I think we already have a thread on this subject here somewhere. But here you are: morphine, midazolam, lorazepam, dexmedetomidine, ketamine, propofol, fentanyl, insulin, heparin, aspirin, dipyridamole, potassium chloride, magnesium sulfate, calcium chloride, dopamine, dobutamine*, milrinone*, epinephrine, norepinephrine, vasopressin, phenylephrine*, nitroprusside, clonidine, labetalol, nitroglycerin*, amiodarone, procainamide*, alprostadil*, sildenafil*, epoprostenol*, sodium bicarbonate, adenosine*, phenobarbital, phenytoin, sodium valproate, furosemide, ethacrynic acid, spironolactone/hydrochlorothiazide, acetazolamide, albuterol, piperacillin-tazobactam, meropenem, vancomycin, clindamycin, cefazolin, ceftriaxone, cefotaxime, ceftazidime, amphotericin B, fluconazole, metronidazole, famotidine, metoclopramide, diphenhydramine, dimenhydrinate, ondanstron, hydrocortisone, mannitol... that's a good start!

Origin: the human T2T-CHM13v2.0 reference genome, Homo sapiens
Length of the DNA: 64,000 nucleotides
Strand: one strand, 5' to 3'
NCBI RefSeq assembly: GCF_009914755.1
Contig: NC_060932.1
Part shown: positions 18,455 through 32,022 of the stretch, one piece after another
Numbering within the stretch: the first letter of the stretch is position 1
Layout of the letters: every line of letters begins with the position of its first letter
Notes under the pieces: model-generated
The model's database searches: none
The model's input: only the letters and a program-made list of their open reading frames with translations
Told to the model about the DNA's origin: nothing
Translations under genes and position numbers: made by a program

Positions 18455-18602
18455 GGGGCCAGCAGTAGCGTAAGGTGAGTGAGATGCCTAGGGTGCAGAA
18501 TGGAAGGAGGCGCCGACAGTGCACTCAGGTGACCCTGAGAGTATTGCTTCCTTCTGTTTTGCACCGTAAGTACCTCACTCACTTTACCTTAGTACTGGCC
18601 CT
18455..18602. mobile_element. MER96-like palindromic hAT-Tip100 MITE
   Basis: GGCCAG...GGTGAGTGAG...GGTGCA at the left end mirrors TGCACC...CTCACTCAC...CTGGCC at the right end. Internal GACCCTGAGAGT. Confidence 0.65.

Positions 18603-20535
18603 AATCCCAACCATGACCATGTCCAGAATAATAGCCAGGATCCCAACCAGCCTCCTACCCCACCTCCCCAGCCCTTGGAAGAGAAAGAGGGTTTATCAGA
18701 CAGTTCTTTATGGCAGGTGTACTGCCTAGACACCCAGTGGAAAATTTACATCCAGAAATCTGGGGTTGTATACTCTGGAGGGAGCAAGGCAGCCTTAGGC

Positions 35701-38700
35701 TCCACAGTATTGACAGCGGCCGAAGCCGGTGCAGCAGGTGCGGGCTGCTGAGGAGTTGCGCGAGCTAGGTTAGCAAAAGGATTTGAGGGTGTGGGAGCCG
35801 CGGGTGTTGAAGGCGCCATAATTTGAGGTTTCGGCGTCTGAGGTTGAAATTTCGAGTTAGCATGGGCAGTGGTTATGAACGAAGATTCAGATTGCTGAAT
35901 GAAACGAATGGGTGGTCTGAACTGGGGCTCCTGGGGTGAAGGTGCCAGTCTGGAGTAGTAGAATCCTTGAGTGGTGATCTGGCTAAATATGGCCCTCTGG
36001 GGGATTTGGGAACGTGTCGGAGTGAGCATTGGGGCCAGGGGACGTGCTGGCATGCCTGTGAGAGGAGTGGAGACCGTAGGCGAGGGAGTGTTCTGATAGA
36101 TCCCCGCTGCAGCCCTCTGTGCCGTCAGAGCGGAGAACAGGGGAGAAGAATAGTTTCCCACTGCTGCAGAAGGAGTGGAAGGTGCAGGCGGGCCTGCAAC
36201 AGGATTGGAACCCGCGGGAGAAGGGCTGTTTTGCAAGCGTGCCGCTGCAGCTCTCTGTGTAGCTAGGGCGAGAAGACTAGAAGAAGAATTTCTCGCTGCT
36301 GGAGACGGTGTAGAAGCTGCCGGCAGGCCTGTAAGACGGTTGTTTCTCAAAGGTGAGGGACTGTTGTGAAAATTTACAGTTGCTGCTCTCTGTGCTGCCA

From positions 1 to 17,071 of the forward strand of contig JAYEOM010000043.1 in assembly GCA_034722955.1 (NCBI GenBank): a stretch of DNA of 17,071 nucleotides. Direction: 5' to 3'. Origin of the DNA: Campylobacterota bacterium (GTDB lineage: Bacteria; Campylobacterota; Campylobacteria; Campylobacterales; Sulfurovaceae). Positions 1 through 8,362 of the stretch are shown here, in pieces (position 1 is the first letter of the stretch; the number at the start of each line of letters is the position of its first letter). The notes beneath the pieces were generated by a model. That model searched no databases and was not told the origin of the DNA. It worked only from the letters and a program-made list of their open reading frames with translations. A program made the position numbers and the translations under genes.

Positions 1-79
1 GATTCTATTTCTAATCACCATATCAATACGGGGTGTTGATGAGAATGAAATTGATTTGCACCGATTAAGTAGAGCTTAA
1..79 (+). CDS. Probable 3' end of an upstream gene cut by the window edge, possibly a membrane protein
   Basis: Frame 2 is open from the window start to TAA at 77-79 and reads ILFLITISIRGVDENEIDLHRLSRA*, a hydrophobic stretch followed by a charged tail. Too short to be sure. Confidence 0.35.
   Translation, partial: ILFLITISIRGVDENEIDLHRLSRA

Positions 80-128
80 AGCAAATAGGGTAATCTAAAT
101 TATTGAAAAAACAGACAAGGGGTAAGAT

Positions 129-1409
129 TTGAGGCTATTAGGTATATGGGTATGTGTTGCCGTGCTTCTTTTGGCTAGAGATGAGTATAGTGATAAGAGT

This list is of the most commonly used drugs in a combined cardiac/medical-surgical PICU. Obviously, if the PICU where you wind up working doesn't have cardiac patients, some of these* will be only seen infrequently. I've had patients with at least ten of these drugs going as continuous infusions, which makes for a busy shift!
Edited to add: those drugs underlined above may also be given as continuous infusions.